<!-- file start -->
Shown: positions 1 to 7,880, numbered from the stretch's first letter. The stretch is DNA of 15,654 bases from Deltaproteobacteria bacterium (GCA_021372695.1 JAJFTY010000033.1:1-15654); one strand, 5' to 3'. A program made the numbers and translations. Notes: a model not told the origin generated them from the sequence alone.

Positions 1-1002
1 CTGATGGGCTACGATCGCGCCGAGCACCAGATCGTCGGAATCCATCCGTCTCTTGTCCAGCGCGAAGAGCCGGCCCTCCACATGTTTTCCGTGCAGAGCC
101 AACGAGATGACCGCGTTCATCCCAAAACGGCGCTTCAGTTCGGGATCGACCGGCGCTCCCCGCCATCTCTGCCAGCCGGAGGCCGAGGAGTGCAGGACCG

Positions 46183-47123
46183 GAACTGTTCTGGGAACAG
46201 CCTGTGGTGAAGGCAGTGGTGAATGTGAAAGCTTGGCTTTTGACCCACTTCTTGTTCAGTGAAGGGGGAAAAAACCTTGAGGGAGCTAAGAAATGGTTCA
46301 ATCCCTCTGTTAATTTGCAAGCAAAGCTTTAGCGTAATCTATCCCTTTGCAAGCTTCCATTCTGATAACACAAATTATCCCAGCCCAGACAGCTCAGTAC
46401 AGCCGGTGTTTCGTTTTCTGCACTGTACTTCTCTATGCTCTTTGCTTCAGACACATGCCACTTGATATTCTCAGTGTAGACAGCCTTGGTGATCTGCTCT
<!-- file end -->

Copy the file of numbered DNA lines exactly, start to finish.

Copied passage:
Shown: positions 1 to 7,880, numbered from the stretch's first letter. The stretch is DNA of 15,654 bases from Deltaproteobacteria bacterium (GCA_021372695.1 JAJFTY010000033.1:1-15654); one strand, 5' to 3'. A program made the numbers and translations. Notes: a model not told the origin generated them from the sequence alone.

Positions 1-1002
1 CTGATGGGCTACGATCGCGCCGAGCACCAGATCGTCGGAATCCATCCGTCTCTTGTCCAGCGCGAAGAGCCGGCCCTCCACATGTTTTCCGTGCAGAGCC
101 AACGAGATGACCGCGTTCATCCCAAAACGGCGCTTCAGTTCGGGATCGACCGGCGCTCCCCGCCATCTCTGCCAGCCGGAGGCCGAGGAGTGCAGGACCG

Positions 46183-47123
46183 GAACTGTTCTGGGAACAG
46201 CCTGTGGTGAAGGCAGTGGTGAATGTGAAAGCTTGGCTTTTGACCCACTTCTTGTTCAGTGAAGGGGGAAAAAACCTTGAGGGAGCTAAGAAATGGTTCA
46301 ATCCCTCTGTTAATTTGCAAGCAAAGCTTTAGCGTAATCTATCCCTTTGCAAGCTTCCATTCTGATAACACAAATTATCCCAGCCCAGACAGCTCAGTAC
46401 AGCCGGTGTTTCGTTTTCTGCACTGTACTTCTCTATGCTCTTTGCTTCAGACACATGCCACTTGATATTCTCAGTGTAGACAGCCTTGGTGATCTGCTCT